Researchers have successfully created a novel biomaterial that can be seeded with insulin-producing beta cells. Implantation of the beta cell-seeded biomaterial reversed diabetes in a mouse model by effectively normalizing glucose levels and significantly increasing survival. The research results will be presented Monday, March 19, at ENDO 2018, the annual 100th meeting of the Endocrine Society in Chicago, Ill.
“Implications for our studies present a viable and sustainable treatment to restore normal glucose levels without having to ever depend on external insulin administration,” said lead author Diana Elizondo, a graduate student at Howard University in Washington, D.C.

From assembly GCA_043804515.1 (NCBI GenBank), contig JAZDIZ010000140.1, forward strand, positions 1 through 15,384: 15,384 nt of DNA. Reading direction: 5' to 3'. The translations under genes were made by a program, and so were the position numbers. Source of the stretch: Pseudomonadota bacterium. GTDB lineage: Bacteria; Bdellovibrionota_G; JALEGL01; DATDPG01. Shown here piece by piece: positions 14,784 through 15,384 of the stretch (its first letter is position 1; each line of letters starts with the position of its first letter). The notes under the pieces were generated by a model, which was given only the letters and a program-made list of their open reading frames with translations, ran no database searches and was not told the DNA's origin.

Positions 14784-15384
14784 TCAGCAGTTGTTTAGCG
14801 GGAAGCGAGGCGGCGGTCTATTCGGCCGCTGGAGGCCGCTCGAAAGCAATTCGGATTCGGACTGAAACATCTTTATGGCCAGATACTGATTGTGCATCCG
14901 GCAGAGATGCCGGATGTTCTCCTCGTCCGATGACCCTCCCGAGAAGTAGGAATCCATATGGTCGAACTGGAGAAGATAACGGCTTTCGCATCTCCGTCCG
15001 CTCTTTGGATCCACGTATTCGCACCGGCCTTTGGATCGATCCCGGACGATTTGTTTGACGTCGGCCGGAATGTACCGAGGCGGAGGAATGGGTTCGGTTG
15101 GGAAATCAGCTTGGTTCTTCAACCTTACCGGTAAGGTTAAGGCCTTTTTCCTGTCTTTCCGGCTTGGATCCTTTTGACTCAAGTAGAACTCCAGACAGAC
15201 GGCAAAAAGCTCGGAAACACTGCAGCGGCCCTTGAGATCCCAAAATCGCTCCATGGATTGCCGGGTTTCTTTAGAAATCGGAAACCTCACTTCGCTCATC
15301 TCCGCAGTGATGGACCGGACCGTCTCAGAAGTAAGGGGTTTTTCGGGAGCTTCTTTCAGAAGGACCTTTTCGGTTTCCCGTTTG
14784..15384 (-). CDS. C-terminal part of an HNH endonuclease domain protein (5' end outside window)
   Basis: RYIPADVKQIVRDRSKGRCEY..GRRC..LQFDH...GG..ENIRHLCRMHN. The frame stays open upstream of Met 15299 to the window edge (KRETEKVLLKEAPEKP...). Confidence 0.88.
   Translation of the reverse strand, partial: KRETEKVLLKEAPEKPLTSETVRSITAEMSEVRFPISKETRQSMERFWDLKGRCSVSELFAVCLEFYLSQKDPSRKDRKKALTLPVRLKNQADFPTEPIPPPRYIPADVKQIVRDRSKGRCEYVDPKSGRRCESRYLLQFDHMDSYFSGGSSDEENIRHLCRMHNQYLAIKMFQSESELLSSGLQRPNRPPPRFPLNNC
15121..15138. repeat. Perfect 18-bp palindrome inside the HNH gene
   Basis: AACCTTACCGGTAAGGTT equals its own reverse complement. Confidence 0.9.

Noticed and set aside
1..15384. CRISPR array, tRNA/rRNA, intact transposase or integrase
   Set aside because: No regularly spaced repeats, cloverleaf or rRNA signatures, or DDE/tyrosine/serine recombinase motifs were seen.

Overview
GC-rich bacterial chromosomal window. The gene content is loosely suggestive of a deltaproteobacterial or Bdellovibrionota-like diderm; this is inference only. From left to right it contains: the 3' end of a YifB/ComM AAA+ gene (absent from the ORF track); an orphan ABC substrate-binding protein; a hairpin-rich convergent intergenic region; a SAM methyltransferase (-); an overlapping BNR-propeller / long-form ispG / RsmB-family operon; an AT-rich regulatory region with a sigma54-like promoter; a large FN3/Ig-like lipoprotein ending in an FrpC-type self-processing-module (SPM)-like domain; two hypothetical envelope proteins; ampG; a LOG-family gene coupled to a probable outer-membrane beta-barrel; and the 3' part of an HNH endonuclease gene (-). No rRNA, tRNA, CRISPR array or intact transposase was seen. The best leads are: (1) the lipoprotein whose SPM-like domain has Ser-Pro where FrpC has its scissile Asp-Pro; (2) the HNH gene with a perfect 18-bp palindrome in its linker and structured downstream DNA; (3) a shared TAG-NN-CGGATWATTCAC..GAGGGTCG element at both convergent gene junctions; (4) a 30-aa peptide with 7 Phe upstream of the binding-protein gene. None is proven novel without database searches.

Beta cells of the pancreas produce, store and release the hormone insulin, which is responsible for regulating levels of glucose in the blood. When blood glucose levels start to rise during digestion, beta cells quickly respond by secreting some of their stored insulin while at the same time increasing production of the hormone. As blood glucose falls, the amount of insulin secreted by the pancreas goes down.